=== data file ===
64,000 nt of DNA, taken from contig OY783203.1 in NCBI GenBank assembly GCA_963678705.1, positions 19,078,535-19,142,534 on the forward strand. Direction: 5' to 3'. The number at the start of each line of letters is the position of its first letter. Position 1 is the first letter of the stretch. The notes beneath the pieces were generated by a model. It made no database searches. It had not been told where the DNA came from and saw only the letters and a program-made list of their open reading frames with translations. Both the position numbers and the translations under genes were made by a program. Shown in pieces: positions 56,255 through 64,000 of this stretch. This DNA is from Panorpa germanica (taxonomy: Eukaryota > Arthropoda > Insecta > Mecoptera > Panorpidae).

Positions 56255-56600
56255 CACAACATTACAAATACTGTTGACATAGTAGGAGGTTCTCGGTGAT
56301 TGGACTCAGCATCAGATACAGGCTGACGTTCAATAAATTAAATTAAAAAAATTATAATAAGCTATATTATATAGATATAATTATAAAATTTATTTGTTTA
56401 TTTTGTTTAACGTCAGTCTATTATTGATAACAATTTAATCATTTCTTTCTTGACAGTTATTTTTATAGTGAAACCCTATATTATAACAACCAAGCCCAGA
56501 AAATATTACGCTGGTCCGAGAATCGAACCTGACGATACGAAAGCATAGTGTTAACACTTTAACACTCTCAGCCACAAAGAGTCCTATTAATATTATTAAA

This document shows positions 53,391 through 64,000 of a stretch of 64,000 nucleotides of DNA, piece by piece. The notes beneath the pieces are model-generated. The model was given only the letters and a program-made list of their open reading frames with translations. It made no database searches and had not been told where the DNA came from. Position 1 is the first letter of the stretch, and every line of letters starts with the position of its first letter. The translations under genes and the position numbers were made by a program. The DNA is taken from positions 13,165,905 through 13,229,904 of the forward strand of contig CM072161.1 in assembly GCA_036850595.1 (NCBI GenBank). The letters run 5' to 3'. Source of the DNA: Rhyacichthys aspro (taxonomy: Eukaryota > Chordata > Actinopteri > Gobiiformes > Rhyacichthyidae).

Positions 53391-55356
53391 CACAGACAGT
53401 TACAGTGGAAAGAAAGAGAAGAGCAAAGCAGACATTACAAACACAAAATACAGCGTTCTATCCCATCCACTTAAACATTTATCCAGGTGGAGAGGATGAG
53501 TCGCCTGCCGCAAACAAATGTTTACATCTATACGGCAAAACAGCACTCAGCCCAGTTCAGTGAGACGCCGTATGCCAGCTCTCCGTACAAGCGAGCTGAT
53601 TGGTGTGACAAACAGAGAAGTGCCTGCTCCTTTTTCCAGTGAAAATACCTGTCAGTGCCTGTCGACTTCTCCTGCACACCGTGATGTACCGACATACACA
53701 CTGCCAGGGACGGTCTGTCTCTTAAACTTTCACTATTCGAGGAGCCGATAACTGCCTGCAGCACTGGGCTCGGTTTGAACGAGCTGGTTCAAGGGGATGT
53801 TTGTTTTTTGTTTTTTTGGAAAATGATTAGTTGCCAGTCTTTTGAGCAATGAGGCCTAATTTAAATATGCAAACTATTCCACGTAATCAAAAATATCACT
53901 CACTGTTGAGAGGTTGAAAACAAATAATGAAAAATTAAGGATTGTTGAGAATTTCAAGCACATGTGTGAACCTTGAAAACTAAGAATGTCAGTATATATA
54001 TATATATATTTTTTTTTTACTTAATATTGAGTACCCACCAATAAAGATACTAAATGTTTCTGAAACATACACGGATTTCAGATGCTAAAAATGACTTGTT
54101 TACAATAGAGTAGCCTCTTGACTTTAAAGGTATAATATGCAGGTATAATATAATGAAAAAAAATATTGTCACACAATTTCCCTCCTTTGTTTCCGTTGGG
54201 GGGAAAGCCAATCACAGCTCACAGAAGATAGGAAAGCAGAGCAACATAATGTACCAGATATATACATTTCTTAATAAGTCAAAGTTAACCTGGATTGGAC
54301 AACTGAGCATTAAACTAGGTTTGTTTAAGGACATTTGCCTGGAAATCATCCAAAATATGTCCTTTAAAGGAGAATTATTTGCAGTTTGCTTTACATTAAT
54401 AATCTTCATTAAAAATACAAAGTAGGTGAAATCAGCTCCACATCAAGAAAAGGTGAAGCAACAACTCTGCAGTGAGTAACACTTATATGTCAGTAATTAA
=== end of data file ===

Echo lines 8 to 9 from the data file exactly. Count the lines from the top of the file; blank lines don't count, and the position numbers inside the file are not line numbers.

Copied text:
Positions 53391-55356
53391 CACAGACAGT